Sunday, 25 January 2015

A week with Julia

The penny dropped last Monday night that the person coming to work with us was Dr Julia Atkin - as in the lady in the curriculum video. I'm not sure why it took so long to make that connection, but it caused a rush of excitement because she is a person that makes sense to me.

What made it more exciting was the anticipation of getting our Herrmann Brain Dominance Results. I love these kinds of things! She made us wait though by starting with a card swap game related to the colours and characteristics of each quadrant. From that game I was predicting I was going to come out mostly blue with a little green and yellow. Red didn't seem to come out too strongly. It was interesting to see when I got the results that it was pretty close. I'm actually a slightly more green (practical, organised, detailed), with a little less blue (rational, logical, analytical, factual) and yellow (experiemental, visual, conceptual) and even less red (relational, emotional, expressing), but not too much. I would say that this is a reasonably accurate description of me. 

The fascinating thing about this survey is that it also shows the qualities that are likely to be enhanced under stress - for me: blue and green, no surprises there!

The idea is that within a team, it is good to have a balance across the colours. Of course, some professions come out predominately in one or two colours, but teaching (and nursing) is different. My profile looks quite square on the diagram and another colleague with a similar shape wondered 'well, what do I actually bring?' At that point I hadn't considered it but upon reflection I could see where they were coming from. I was neither one thing or the other. However, it usually means we are good mediators. It can also mean we are a little indecisive because we can see all side. Anyone who knows me well, will also know this to be true of me - I'm not usually a fan of making big, on-the-spot decisions.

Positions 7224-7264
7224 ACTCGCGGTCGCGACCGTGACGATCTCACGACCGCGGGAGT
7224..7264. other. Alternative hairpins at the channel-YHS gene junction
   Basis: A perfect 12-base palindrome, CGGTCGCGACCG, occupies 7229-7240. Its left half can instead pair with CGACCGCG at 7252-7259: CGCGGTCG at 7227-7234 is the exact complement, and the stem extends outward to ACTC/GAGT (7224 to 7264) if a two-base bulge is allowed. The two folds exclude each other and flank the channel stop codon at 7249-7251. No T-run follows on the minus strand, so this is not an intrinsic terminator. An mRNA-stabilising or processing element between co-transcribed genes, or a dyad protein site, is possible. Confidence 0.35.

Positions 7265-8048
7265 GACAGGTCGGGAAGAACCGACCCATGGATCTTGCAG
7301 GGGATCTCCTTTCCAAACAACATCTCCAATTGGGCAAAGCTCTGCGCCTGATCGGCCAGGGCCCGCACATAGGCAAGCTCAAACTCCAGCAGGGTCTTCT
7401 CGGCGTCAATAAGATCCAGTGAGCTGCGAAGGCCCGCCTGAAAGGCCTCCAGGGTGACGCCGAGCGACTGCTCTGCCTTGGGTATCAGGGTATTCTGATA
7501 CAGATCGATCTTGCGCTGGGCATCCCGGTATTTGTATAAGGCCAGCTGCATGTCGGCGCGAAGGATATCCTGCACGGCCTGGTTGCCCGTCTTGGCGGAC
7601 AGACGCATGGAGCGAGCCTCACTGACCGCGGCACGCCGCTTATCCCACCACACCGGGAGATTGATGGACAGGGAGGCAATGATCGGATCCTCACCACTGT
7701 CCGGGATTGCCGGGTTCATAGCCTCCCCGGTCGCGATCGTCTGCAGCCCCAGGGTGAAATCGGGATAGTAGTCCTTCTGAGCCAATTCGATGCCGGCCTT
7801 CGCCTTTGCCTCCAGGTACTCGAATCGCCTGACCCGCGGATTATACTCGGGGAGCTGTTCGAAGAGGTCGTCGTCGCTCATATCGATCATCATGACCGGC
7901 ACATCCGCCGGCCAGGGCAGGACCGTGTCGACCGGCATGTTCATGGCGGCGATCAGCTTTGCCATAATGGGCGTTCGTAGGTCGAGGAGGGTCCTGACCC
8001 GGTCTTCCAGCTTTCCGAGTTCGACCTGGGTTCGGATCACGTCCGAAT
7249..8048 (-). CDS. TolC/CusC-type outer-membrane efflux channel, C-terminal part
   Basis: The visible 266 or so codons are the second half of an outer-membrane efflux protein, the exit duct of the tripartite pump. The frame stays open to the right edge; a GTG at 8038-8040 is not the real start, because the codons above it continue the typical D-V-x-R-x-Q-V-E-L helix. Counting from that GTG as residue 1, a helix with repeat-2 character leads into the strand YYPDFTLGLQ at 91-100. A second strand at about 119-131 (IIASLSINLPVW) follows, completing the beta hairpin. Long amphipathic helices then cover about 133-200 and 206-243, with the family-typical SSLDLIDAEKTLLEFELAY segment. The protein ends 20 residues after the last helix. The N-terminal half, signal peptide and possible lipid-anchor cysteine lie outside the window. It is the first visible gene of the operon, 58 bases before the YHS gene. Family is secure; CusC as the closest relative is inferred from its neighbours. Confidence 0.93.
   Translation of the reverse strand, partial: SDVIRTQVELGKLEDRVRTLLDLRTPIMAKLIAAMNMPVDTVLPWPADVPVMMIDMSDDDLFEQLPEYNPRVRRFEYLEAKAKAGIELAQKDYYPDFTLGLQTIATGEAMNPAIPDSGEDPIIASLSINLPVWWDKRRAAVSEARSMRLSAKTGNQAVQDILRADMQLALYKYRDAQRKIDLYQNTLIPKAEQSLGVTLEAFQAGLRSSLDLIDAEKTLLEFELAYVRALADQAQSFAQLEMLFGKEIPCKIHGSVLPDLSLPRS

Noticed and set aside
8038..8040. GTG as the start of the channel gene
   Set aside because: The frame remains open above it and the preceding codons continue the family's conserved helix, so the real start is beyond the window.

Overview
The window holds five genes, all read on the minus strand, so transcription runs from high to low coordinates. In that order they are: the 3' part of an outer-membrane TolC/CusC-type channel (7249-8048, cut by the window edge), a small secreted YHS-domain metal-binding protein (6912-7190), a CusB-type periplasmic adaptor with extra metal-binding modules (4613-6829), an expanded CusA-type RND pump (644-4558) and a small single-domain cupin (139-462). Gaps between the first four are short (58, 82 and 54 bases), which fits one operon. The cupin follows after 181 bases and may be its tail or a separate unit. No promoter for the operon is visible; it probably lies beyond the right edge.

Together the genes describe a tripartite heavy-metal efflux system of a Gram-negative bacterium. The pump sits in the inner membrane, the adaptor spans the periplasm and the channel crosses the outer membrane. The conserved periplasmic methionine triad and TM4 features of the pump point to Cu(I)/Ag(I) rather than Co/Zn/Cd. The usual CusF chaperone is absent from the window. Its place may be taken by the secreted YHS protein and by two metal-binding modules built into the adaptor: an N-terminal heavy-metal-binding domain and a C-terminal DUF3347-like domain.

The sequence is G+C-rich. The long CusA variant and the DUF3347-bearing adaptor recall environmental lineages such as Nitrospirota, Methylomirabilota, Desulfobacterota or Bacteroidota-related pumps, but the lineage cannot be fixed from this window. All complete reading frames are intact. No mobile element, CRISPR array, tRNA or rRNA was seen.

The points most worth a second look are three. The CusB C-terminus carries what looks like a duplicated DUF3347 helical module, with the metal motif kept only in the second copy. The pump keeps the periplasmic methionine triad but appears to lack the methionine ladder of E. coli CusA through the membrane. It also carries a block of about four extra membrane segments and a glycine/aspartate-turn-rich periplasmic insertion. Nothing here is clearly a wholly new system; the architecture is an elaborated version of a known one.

But what does all this mean? It means developing an understanding of ourselves, our team, other associates, and most of the children. Teaching them to be aware of their internal processing and be flexible in their thinking. It's really important for children, especially those that haven't reached a natural cognitive connection to a concept, to do the talking about the thinking process.

Part of Julia's mission was to facilitate us through the 'nitty gritty' of a school set up - the values and learning process. She has an amazing ability to stretch your mind more than you thought possible. In fact one day I went home completely unsure why nothing made sense and how to sort it out. I was 'in the pit'!

However, using personal stories and her 'WHY? tool' we got through with a much clearer outlook. I came to realise very quickly that WHY is the most important question you can ask. And you have to ask it first. You have to know the value in doing something. So often, without thought, people put into practice a system that has been put in place - perhaps it's "always been that way," but if there is no value and belief behind it, then it is an unnecessary practice. The rule: you can't argue about practices - you can only argue about if the practices live out the value.

Values v Beliefs
You value something because you have an underpinning belief.

It was an amazing privilege to work with Julia and she has left me with many questions - mostly WHYs! I look forward to the continuing work we will be doing leading on from this mentally exhausting but stimulating week.

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